By Arab News
By Cornelia Meyer*
Ever since the big wave of migration into Europe in 2015, the political landscape has irreversibly changed. Although migration is down by about 90 percent from where it was during that summer and autumn, the political discourse is still dominated by migration and how to integrate migrants and refugees who hail from different cultures.
There was a move to the right on the continent before that, but the migration debate has brought many “alt-right” parties to the fore.
The latest example is Sweden, where the Sweden Democrats, which has its roots in neo-Nazi ideology, achieved 17.6 percent of the vote and won 63 seats in Parliament during last weekend’s election. While they did not achieve the landslide victory many expected, their strong position will render it a lot more difficult to govern the Scandinavian country. The ruling center-left bloc of Social Democrats, Green Party and Left Party gained 144 seats, while the center-right alliance of the Moderate Party, Center Party, the Christian Democrats and the Liberals managed 143. Both fall short of the 177 seats required for a majority. While it is not unusual for Sweden to be ruled by a minority government, things look different this time.
It is true that the Sweden Democrats have mellowed and could no longer be described as neo-Nazis. But they are still to the very right of the spectrum, not sharing in many of the common values of Sweden, which is Europe’s original firebrand of liberalism. Meshing the immigration debate with fundamental beliefs in the welfare state perversely helped the Sweden Democrats. Many Swedes feared for their place in the hospital, old people’s homes or their children’s spot in the creches of a country that has taken in more refugees per capita than any other European country.
While most parties have ruled out working with the Sweden Democrats, the ultra-right wing party insists it will only cooperate in the parliamentary process if its voice is heard. Sweden is at an impasse, with the center-right demanding Prime Minister Stefan Lofven step down. He wants to continue, pointing out that the Social Democratic Party is still the largest in Parliament.
None of the above is unusual in the new European context. Geert Wilder’s Freedom Party is the second-largest party in Holland, while Marine Le Pen was runner-up in France’s 2017 presidential election. In Germany, the Alternative for Germany is the largest opposition party and in Italy the right-wing League made it into the government coalition. There is also Viktor Orban in Hungary, Andrej Babis in the Czech Republic and Sebastian Kurz in Austria, all of whom share a strong anti-immigration agenda and are heads of their respective governments.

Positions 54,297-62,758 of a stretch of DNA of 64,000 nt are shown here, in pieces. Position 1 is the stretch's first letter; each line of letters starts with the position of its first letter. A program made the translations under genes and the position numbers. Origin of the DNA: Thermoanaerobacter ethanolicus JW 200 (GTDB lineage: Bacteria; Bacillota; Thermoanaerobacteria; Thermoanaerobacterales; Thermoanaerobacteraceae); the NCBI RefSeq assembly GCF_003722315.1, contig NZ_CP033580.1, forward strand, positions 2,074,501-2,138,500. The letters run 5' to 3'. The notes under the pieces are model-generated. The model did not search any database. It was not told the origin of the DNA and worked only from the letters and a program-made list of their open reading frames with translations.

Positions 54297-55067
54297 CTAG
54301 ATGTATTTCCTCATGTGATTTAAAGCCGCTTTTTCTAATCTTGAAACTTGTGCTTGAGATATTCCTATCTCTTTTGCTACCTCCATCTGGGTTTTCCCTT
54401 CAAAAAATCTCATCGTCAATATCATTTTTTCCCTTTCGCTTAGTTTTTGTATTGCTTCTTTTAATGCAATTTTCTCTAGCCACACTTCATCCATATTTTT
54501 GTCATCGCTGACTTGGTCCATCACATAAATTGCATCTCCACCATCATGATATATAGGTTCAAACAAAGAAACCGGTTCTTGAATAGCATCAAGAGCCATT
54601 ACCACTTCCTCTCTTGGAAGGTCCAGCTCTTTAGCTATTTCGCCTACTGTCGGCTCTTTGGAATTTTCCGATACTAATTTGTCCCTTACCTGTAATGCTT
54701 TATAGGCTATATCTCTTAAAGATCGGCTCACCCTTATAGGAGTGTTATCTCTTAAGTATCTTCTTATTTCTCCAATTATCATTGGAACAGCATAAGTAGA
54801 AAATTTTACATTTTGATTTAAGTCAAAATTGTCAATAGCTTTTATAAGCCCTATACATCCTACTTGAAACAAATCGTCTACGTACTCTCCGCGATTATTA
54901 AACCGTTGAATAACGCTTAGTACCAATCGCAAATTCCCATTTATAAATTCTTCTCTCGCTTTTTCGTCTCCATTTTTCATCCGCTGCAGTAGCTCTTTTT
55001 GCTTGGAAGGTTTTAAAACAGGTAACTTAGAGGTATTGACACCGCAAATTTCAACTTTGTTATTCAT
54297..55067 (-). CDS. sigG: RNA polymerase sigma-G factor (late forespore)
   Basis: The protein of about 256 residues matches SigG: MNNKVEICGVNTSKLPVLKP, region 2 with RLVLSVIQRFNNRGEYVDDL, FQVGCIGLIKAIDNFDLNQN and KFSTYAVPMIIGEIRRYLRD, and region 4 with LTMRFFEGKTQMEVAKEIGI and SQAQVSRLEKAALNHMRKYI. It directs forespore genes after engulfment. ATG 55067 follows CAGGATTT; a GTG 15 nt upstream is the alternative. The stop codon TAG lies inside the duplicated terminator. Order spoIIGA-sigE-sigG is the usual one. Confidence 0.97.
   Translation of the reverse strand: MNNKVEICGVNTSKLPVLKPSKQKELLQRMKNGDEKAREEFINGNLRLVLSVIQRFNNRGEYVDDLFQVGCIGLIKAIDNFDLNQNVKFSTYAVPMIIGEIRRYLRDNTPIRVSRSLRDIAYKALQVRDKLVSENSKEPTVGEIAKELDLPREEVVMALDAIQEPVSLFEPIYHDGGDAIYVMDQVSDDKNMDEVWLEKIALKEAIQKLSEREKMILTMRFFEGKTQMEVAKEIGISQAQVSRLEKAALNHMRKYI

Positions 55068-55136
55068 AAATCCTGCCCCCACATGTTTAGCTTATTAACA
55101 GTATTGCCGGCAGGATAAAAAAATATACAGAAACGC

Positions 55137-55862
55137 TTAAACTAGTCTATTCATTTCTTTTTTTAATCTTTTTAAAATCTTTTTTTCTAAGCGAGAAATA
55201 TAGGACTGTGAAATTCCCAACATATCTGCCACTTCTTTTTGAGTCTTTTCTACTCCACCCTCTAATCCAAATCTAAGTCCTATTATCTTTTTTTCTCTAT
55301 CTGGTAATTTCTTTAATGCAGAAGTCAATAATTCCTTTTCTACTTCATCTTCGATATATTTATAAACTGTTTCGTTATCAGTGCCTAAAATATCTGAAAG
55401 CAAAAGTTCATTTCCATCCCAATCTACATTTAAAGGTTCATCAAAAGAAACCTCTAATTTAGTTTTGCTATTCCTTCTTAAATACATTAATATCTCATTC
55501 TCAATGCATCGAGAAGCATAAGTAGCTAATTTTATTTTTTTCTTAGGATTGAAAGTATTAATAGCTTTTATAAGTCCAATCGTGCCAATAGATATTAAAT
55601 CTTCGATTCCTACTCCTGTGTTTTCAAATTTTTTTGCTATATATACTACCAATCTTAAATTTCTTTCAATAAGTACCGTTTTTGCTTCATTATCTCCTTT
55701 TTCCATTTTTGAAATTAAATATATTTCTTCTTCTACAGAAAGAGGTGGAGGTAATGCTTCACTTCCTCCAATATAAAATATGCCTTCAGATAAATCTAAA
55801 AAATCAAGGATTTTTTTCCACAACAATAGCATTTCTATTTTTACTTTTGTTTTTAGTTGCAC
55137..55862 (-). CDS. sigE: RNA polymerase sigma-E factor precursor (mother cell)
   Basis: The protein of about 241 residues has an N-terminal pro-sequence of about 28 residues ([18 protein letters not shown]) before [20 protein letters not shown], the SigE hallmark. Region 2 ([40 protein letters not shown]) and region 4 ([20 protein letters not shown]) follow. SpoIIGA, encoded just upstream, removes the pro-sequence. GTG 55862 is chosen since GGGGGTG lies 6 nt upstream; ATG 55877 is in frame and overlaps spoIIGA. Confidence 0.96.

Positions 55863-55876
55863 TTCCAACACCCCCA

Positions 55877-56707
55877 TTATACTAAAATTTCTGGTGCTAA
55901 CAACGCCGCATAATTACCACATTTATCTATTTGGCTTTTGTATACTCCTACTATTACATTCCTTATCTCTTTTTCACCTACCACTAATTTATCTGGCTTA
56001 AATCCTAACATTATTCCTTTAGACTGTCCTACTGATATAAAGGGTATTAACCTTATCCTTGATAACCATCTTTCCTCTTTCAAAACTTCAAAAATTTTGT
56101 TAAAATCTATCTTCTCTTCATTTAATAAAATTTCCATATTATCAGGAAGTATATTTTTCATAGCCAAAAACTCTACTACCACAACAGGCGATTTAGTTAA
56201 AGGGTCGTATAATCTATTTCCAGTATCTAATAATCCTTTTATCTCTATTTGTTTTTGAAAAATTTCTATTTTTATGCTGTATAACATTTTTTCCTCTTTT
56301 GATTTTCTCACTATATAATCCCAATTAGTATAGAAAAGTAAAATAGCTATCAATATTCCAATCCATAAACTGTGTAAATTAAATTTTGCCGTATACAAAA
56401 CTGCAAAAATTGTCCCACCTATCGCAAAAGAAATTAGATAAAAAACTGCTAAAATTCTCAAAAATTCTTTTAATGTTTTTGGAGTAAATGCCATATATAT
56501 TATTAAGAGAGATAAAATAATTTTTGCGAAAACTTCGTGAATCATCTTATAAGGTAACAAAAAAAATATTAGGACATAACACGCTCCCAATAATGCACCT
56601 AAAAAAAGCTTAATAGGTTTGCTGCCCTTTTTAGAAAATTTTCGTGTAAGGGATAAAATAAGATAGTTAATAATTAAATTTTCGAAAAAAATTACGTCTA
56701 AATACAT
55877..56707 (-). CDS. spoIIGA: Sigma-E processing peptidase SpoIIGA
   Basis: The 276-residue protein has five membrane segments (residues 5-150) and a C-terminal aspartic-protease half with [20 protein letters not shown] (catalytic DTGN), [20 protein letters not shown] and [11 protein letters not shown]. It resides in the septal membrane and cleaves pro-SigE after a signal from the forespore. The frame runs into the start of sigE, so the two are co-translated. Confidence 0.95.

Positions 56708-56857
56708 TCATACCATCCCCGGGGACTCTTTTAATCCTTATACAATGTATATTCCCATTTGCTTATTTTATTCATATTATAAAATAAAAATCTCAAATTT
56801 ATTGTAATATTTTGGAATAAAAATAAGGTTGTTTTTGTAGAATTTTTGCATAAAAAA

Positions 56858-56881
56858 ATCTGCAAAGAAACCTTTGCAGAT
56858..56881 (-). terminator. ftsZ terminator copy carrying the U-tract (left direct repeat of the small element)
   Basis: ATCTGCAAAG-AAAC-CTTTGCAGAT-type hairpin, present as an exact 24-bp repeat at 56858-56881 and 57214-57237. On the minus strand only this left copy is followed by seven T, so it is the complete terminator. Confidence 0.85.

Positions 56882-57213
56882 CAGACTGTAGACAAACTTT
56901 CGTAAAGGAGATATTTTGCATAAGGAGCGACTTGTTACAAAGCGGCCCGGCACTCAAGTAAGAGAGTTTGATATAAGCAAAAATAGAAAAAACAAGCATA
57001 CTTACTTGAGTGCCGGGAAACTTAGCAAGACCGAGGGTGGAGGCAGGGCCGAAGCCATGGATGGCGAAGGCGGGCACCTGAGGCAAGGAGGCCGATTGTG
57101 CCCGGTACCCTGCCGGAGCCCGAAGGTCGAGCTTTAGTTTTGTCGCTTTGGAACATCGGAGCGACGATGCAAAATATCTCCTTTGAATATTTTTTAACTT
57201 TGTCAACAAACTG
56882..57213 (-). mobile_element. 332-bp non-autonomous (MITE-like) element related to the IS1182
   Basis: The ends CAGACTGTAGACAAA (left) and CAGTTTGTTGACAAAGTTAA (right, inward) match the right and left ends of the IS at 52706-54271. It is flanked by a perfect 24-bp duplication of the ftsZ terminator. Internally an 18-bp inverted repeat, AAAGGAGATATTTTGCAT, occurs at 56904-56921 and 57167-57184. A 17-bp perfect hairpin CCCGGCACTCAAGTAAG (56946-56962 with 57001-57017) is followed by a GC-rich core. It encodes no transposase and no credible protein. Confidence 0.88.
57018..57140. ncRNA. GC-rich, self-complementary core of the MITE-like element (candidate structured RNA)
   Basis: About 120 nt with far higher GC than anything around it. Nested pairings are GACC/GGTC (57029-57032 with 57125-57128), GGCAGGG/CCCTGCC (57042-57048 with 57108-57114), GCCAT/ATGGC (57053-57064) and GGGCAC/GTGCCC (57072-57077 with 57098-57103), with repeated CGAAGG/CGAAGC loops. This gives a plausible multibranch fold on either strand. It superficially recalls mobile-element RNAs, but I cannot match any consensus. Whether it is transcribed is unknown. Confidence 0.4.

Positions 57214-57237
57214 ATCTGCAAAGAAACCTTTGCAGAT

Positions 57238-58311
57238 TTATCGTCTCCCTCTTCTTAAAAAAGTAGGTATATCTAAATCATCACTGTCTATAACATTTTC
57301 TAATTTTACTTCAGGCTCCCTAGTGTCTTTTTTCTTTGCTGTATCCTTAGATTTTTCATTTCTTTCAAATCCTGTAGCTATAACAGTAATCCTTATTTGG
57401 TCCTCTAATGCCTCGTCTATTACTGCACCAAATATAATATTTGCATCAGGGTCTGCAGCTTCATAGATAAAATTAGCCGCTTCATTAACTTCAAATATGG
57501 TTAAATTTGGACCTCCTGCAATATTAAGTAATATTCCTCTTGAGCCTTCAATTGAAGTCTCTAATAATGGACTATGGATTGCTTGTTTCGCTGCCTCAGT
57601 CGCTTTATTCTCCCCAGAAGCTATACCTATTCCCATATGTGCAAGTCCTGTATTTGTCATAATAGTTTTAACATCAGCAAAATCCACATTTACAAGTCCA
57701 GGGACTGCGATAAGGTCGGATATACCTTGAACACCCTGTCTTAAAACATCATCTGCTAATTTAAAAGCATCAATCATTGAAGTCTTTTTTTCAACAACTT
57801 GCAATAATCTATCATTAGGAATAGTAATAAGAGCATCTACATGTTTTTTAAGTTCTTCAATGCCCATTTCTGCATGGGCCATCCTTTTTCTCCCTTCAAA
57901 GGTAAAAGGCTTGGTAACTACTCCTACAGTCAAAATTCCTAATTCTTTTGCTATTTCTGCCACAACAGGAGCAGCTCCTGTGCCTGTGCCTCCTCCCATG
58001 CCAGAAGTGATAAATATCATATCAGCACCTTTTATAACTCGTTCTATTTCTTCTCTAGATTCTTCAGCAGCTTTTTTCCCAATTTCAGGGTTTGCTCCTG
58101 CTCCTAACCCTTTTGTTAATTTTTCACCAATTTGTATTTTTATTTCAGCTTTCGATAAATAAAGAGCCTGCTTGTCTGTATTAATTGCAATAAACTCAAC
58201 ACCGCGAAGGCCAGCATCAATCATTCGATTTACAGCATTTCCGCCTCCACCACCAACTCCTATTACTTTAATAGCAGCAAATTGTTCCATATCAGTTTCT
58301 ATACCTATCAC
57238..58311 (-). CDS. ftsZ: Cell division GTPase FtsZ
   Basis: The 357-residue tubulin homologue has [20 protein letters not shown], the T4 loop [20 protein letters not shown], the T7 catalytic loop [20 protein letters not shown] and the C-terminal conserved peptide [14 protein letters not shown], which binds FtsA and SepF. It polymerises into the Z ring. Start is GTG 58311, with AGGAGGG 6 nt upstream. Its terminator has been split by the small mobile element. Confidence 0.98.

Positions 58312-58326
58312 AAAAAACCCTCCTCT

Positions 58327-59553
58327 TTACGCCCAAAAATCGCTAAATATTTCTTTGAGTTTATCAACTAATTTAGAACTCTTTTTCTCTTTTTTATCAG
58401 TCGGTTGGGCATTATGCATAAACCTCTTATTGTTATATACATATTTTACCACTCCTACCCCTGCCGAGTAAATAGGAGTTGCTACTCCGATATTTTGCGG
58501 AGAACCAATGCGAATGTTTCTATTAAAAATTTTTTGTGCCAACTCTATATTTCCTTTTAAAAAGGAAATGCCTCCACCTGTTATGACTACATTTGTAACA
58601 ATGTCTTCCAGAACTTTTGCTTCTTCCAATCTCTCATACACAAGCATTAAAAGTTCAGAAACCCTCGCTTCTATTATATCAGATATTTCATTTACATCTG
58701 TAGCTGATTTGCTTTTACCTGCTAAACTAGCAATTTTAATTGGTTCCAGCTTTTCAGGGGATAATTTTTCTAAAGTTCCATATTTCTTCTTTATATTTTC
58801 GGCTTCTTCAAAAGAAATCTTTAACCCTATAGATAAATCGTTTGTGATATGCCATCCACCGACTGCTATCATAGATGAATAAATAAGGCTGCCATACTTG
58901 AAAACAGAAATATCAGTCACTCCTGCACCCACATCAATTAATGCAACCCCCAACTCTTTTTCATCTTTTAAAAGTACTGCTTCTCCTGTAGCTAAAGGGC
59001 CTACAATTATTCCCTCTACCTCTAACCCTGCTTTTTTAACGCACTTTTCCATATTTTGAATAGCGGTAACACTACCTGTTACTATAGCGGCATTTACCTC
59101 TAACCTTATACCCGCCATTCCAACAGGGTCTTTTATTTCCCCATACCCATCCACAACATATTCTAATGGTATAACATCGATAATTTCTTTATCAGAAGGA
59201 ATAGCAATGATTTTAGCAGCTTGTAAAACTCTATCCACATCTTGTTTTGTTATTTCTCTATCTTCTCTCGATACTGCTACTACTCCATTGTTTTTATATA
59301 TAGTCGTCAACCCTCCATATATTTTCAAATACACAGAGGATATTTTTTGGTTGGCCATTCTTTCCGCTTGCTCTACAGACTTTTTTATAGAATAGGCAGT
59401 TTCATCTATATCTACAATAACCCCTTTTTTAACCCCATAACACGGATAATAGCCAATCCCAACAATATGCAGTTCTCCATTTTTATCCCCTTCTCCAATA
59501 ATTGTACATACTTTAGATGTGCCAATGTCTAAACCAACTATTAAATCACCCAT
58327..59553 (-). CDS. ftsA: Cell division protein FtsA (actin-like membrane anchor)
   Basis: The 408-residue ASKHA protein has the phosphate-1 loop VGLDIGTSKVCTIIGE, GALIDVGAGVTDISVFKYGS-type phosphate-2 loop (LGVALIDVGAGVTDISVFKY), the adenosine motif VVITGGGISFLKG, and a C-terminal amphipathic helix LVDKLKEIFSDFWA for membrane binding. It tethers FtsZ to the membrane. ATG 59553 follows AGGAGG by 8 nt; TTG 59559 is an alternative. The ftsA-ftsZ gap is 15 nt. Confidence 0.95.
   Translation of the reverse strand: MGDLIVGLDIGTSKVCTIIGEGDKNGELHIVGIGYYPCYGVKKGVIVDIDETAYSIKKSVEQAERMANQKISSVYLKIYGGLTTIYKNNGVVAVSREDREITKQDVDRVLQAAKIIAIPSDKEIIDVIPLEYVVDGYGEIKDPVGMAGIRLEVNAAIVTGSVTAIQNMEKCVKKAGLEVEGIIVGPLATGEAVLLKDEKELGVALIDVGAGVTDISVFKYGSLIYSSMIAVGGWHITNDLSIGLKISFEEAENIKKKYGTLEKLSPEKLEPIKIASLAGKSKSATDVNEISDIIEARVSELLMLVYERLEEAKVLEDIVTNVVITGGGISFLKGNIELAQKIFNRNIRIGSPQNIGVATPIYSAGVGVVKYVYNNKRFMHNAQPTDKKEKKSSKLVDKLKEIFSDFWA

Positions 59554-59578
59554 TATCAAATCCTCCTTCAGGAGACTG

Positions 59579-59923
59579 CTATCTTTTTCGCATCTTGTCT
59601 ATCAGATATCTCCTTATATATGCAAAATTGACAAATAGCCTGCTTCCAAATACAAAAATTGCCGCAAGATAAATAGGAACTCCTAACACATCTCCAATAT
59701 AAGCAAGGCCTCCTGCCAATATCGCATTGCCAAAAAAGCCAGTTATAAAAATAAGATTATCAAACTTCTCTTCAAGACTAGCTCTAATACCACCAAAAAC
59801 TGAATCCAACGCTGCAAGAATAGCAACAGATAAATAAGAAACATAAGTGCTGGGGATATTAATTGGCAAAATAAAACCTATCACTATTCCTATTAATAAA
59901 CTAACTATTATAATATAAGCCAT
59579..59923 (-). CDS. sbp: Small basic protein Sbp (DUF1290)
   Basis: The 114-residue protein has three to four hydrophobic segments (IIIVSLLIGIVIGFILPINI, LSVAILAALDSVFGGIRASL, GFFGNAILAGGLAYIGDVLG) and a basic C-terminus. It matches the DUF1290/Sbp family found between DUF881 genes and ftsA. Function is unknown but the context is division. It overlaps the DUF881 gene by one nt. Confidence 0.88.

So what has happened? The migration debate proved divisive in most European societies. While the numbers abated, migrants are still perceived as posing a threat to the hitherto comfortable lifestyles of Europe. Across the board, far-right parties made huge inroads with their xenophobic rhetoric.
The far-left made some gains too — think of Die Linke in Germany or the Left Party in Sweden, both of which have their origins in the former communist parties of these countries. They address income inequality and affordable housing, subjects which became crucial issues for low-income households in the aftermath of the financial crisis of 2008, which brought with it harsh austerity measures in many countries. Austerity hit the poor far more than the affluent.
Center-right parties have lost across the board, but the biggest losers have been the center-left parties, such as the SPD in Germany and the Social Democrats in Sweden. This is quite easily explained: Lower income families feel that they are being squeezed out of the housing market (for renting let alone ownership) and are concerned whether their pensions will be sufficient to sustain them in old age. They look with trepidation at the inflow of people from foreign cultures, worrying that their sheer numbers might prove corrosive for their social safety blanket. This makes them easy prey for extremist ideologies from the far right and the far left.
Where does that leave Europe? In short, in a very uncomfortable position. It has become a lot harder to govern across the continent and the political language has become a lot harsher. Ideologies and language that would have seemed inconceivable in the 1980s and 1990s have become part of the daily political discourse.
Europe and its leaders need to be careful not to lose the “soul” of the liberal welfare state, which Europeans have begun to take for granted. The issue of migration will not go away as long as poverty and conflict are prevalent in Africa and as long as the Middle East is riddled with civil wars.
The financial crisis has left people feeling poorer and immigration has left them more insecure. Poverty and insecurity have been the breeding ground for many a dictatorship. This is not where Europe is headed, but its leaders need to address the issues described above head-on and with transparency. There is also room for giving a lot more thought to how to integrate immigrants. Most European countries have aging populations, which gives space to look at immigration as an opportunity, but this will only be the case if it is treated with sincerity and diligence. It will require give and take from both sides — the host nation as well as the immigrants.
These are hard questions and their solutions will not be easy. In the meantime, it is crucial that the centrist parties remain in charge of the political discourse; for Europe would not be Europe without its democratic and liberal values.
• Cornelia Meyer is a business consultant, macro-economist and energy expert.